Nottinghamshire Police and Crime Commissioner Paddy Tipping today (Monday 16 November) reiterated his commitment to preventing alcohol crime as he backed a national awareness campaign.
Commissioner Tipping said huge strides had been made to help those in the grip of alcohol addiction receive the support they need while police were working hard with partners to tackle drink-fuelled violence within the night-time economy.
But he warned more preventative work was needed to break the cycle of alcohol addiction and to persuade young people to drink sensibly on a night out – priorities which tie in with his Police and Crime Plan pledges to reduce alcohol-related crime.
Mr Tipping was speaking as Alcohol Awareness Week got underway across the UK.
The campaign, which runs from November 16-22, highlights the impact of excessive alcohol on health and society.
“Tackling alcohol-related crime is one of my top priorities as Commissioner and I’m pleased that so many organisations are working together to deliver improved support and treatment options for those who misuse alcohol as well as tough enforcement measures and preventative education,” said Mr Tipping.
“This no-nonsense approach has recently helped us to achieve Purple Flag status for the sixth successive year which demonstrates the clear policies and sound management that takes place between our partners and the night-time economy to protect revellers.
“Alcohol will continue to present a challenge to the Police, the public and health providers until those dependent on drink are put on the right pathway to recovery. This is why a considerable part of my Community Safety Fund has been channelled into local projects which address alcohol addiction and motivate service users to change their behaviour.
“I wholeheartedly support Alcohol Awareness Week and its aim to get people thinking about their alcohol consumption. As much as half of violent crime can be put down to too much drink; if we can convince people to drink more responsibly on a night out, then it’s obvious there will be far fewer victims of violence.”
In Nottingham City an estimated 7% of the population are what is described as a ‘higher risk’ drinker. This means that if they are male they regularly drink more than eight units of alcohol per day and over six units per day if they are female. This is much higher than the recommended daily limit which is 3-4 units for men and 2-3 units for women. Just under 24% also engage with what is known as ‘binge drinking’, which means consuming eight or more units in a single session for men, and six or more for women.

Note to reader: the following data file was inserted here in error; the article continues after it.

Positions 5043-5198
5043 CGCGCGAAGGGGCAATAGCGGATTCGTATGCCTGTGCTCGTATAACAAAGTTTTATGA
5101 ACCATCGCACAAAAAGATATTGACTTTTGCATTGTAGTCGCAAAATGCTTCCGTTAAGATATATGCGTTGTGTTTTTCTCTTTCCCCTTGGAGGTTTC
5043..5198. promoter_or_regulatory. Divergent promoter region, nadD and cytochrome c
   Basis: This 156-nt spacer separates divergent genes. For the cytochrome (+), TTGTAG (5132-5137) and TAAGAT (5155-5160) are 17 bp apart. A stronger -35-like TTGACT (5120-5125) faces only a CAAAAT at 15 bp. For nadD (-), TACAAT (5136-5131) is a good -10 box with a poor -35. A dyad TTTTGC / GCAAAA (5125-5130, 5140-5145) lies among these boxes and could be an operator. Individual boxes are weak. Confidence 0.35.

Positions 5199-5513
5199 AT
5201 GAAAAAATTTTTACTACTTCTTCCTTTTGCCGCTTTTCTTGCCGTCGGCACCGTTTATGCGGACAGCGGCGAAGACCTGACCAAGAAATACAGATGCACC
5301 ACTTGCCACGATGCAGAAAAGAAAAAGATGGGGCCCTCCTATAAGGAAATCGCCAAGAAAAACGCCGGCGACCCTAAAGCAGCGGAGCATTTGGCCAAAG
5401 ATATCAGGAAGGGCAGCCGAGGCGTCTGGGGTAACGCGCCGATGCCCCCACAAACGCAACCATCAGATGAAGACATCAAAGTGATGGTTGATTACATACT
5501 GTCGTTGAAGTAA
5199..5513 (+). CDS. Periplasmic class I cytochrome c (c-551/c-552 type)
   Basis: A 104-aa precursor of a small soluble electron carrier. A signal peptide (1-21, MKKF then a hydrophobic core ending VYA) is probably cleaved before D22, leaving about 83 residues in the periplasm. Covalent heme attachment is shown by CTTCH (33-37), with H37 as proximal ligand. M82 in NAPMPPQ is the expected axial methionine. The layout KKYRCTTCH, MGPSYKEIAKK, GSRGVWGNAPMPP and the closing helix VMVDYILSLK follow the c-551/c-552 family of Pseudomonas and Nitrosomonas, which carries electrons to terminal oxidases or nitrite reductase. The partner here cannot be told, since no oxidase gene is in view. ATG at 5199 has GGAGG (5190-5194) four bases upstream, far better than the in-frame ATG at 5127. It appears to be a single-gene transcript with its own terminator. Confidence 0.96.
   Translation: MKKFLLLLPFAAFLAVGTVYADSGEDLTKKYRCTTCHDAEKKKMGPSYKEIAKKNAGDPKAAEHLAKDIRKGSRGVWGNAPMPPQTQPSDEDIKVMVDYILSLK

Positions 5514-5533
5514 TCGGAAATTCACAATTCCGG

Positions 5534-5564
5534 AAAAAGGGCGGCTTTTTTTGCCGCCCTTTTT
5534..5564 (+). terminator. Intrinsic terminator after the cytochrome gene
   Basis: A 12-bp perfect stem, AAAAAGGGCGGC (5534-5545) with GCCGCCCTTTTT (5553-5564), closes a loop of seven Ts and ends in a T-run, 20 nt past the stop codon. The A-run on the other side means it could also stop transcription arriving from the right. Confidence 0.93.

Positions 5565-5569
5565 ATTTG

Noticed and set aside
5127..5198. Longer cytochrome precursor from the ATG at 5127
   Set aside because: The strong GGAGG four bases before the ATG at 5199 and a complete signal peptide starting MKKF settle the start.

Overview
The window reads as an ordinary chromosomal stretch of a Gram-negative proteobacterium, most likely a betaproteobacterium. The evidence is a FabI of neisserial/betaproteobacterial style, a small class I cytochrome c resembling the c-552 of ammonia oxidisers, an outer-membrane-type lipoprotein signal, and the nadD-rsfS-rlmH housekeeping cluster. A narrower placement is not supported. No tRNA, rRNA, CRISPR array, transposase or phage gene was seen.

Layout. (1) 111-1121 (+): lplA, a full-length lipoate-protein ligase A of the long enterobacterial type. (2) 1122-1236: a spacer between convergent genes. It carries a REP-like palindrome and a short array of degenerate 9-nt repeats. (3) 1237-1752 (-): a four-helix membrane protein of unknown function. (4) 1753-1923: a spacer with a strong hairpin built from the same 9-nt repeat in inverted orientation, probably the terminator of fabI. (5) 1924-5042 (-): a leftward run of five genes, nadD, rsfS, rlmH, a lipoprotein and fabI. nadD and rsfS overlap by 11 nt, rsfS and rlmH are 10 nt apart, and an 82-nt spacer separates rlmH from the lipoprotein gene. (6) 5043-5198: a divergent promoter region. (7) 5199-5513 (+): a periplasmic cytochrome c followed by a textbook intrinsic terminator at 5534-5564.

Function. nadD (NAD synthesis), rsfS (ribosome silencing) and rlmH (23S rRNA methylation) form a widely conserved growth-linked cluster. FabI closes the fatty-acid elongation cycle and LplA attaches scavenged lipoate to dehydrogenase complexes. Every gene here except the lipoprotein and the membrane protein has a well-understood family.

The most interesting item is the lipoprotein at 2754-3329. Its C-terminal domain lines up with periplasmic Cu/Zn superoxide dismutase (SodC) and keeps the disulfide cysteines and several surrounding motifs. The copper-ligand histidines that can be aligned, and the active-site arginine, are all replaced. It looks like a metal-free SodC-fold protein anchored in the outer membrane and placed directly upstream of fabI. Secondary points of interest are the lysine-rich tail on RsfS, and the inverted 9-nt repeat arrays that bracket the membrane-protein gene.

There are currently 664 individuals receiving specialist treatment for alcohol addiction in Nottingham. Latest figures from the city’s alcohol treatment services show an increase in the number of successful completions of alcohol treatment programmes, with39.8% successfully completing treatment compared to 27% in 2014. The local partnership is working hard to increase referrals to treatment services. This includes launching a ‘Blue Light Project’ which engages treatment-resistant street drinkers in the Arboretum ward of Nottingham who play a significant role in antisocial behaviour problems in the area.
The project is Alcohol Concern’s national initiative to develop alternative approaches to high-risk problem drinkers who place a burden on public services. It is estimated by Alcohol Concern that locally there are around 450 treatment-resistant drinkers who cost public services more than £12.5m per year in hospital admissions and policing resources. The service works directly with these individuals to encourage them to seek help. If this fails, community orders are put in place with specific alcohol treatment interventions to reduce dependency on drink.
Operationally, a new system has also been introduced to establish more effective data-sharing and analysis to aid management of the city’s night-time economy. The ‘Insight Hub’ is a joint project involving data-sharing between health care providers.
Meanwhile, partners are developing an approach to tackle the harm caused by drinking alcohol alongside taking stimulant drugs to reduce violence in Nottingham (supporting the PCC’s Alcohol Strategy and adding to the city’s wider strategic approach to substance misuse). Those arrested or given warnings are directed into the city’s drug and alcohol services to access treatment appropriate to their needs.
Works continues to reduce violence in Nottingham City centre’s night-time economy using a Home Office recognised best practice approach of restricting the supply of cocaine and other stimulants. First piloted in the city in November and December 2013, the operation contributed to a 23% reduction in violent crime.
City Councillor Nicola Heaton, portfolio holder for Community Services, said: “Nottingham City Council is committed to mitigating the impact of the mismanagement of alcohol, including the resulting crime and anti-social behaviour. Citizens should be able to enjoy our vibrant night time economy and not have it spoilt by anti-social or inappropriate behaviour.”
Last year, Drinkaware also ran a pilot ‘club hosts’ scheme in three venues in Nottingham and Mansfield as part of the Home Office-led Local Alcohol Action Area (LAAA) programme. This was well received and the scheme saw hosts talking to revellers to make sure they were safe and free from sexual harassment. The organisation is currently working with partners to see how the learning can be taken forward more widely in the city.
Media Enquiries: Sallie Blair - 01283 821012 / 07702 541401
Posted on Monday 16th November 2015